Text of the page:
…and the Shakespearience touring production of A Midsummer Night’s Dream touring Idaho and neighboring states February 13 – April 14…

Michio Hikitsuchi Shihan remembers…

He also told us to have a sense of gratitude. Be thankful for others and to nature. Without gratitude we cannot become true human beings. The power of nature, the sun, gives us everyhing. When rain falls, the field produces rice. Fruit and grain grow. This is the gift of the earth. Therefore the keiko is very important.

– – – in Remembering O-Sensei, ed. Susan Perry, p.101

O’Sensei no kuden: peace in the world (5)

It is absolutely not through a struggle against cosmic conditions that an  organism grows and preserves itself, but on the contrary, by adaptation  and harmony with them.

– – – recorded by André Nocquet Shihan,  reported in Aikido: Heart and Sword tr. Stanley Pranin,  p. 11

Hirokazu Kobayashi Shihan and André Nocquet Shihan…

HKobayashiANDNocquetCROP

– – –  Bu-Iku: Ritterlichkeits-Erziehung,  Yasuhiko Kunimoto,  tr. Kiyoko Furumoto ,  p.42

Shinken Shobu…

…once you have gotten to a certain degree of relaxation and ki-flow, then you become aware that, when you pick up a live blade, the attention that you give that blade is a very particular  ki-flow, and imagining that live blade as your spine or central channel creates that same ki-flow and is actually an aid to relaxing the other two center channels.  Te-gatana is this same ki. And always practising as if you had a live blade is about this same ki-energy in this same place.  Aiki-myo-kenAme-no-Murakumo-no-Tsurugi…the sword that

SUSANO-NO-MIKOTO

found in the tail of the eight-headed dragon…the purifying jo of the esoteric Kuki priests of the Kumano shrines… Samadhi… the Dragon King….

A change of optic:

Aikido is a gem of many facets – sometimes it seems that every one of O’Sensei’s students remembered a different teacher, and of course, many, many different styles have been preserved and developed – but here is one facet that clicked into focus for me recently:

what if O’Sensei spent his time away from Iwama and Tokyo coherently pursuing what he felt to be his “mission in life”?…

what if he spent his time away from Iwama and Tokyo creating and nurturing a network of dojos run by Omoto-Kyo, ex-Omoto-Kyo and Ko-Shinto believers ( hand-picked deshi,  some of them raised, almost, as members of his family) – – – and ex-Kamikaze pilots, too (!) – often with his own name on the sign –  in places – and close to shrines – that had been important to the  Omoto-kyo,  and to his own life, and that were a continuation of his activities in the late twenties and early thirties (which is to say:  the projects of his first enlightenment experiences) ?…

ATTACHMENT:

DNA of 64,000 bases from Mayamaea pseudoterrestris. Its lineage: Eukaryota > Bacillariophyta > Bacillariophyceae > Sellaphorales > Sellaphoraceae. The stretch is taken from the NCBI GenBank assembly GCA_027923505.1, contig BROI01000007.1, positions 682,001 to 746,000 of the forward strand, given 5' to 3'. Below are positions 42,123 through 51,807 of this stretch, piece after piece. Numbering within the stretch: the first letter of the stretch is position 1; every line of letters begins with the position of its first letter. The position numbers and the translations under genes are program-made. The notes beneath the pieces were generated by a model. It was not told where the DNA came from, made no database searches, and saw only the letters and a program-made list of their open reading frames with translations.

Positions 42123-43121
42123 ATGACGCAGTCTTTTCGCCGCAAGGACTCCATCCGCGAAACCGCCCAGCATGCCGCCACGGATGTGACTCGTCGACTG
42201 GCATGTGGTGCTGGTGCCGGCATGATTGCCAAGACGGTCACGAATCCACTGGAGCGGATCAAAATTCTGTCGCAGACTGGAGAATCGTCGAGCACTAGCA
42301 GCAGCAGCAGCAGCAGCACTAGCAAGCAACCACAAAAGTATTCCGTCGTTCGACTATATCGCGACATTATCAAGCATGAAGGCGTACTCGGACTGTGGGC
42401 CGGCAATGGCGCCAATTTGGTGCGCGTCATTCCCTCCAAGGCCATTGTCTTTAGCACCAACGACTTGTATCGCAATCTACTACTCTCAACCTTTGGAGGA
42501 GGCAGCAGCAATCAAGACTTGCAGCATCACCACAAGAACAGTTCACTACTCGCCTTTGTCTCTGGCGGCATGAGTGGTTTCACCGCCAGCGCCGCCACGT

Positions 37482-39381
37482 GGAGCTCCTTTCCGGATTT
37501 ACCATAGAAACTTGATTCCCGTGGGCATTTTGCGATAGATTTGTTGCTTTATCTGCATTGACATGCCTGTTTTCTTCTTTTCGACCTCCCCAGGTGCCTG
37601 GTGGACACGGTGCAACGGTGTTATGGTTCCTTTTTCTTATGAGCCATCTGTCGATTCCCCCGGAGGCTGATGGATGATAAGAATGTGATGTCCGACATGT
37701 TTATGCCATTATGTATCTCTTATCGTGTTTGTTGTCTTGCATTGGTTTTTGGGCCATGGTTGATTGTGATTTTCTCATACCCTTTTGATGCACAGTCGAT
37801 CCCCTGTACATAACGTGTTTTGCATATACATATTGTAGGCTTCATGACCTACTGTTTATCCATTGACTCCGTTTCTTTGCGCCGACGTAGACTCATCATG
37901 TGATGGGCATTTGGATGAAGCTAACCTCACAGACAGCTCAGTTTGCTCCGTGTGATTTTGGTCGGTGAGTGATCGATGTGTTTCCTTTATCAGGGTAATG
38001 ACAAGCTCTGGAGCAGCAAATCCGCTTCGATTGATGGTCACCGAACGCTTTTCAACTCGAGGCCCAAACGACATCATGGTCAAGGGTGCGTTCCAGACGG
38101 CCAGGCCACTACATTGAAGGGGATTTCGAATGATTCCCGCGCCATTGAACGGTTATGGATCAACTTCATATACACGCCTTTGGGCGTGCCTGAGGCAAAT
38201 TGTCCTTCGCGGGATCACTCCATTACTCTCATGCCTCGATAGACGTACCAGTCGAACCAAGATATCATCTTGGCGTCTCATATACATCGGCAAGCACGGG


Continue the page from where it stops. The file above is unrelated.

what if he made several of these dojo-cho tenth dan, and told them “there is no iemoto system in aikido”?…

asked one of them to write a book on kokyu?… and asked said dojo-cho’s brother to write his (O’Sensei’s) biography?…

and told one of them “you are a [/the ?] true successor to me”…

and to another – who studied with him from age 14 to age 45 – gave transmission scrolls…

what if O’Sensei was more relaxed with, and spoke more deeply and openly to these dojo-cho than to other aikido-ka, and was such a powerful influence on them that frequently their thoughts echo his own?…

…such as the thought, expressed by Seiseki Abe, that the doka are O’Sensei’s writings that most reliably survive transmission – because you cannot edit a very strict poetic structure (waka) without that being immediately obvious?…

and, of course,  what if he felt the CENTER of this network – old school – to be his spiritual practice in Iwama, where he build a dojo that looked very much like a Temple or a Shrine…

and what if Omoto-kyo was in many ways not what we would call “a new religion” (that’s a government label) – but rather preserved a body of traditional (pre-Meiji) Japanese thinking (harmoniously blended Shinto, Esoteric Buddhism, Taoism, and Idealist Neo-Confucianism) and practices in a transformation that was both competitive with and influenced by Christianity, and adequate to the wider world – and wider religious perspective –  beyond Japan, opened up by the Meiji restoration?…

and what if O’Sensei’s very personal blend of Omoto-kyo and Ko-Shinto thinking preserves a body of traditional Japanese thought (harmoniously blended Shinto, Esoteric Buddhism, Taoism, and Idealist Neo-Confucianism) and practices in a certain rapprochement with Christianity that is – just as he believed –  entirely adequate to the global culture and the realities and challenges we now all face?…

and what if O’Sensei’s synthesis of Omoto-kyo and traditional thinking  was integral to his understanding and work with ki and kokyu?  – –  –  a continuation and development,  in fact,  of  traditional higher-level budo thinking – or rather: practice, just as Jigoro Kano noted 1)…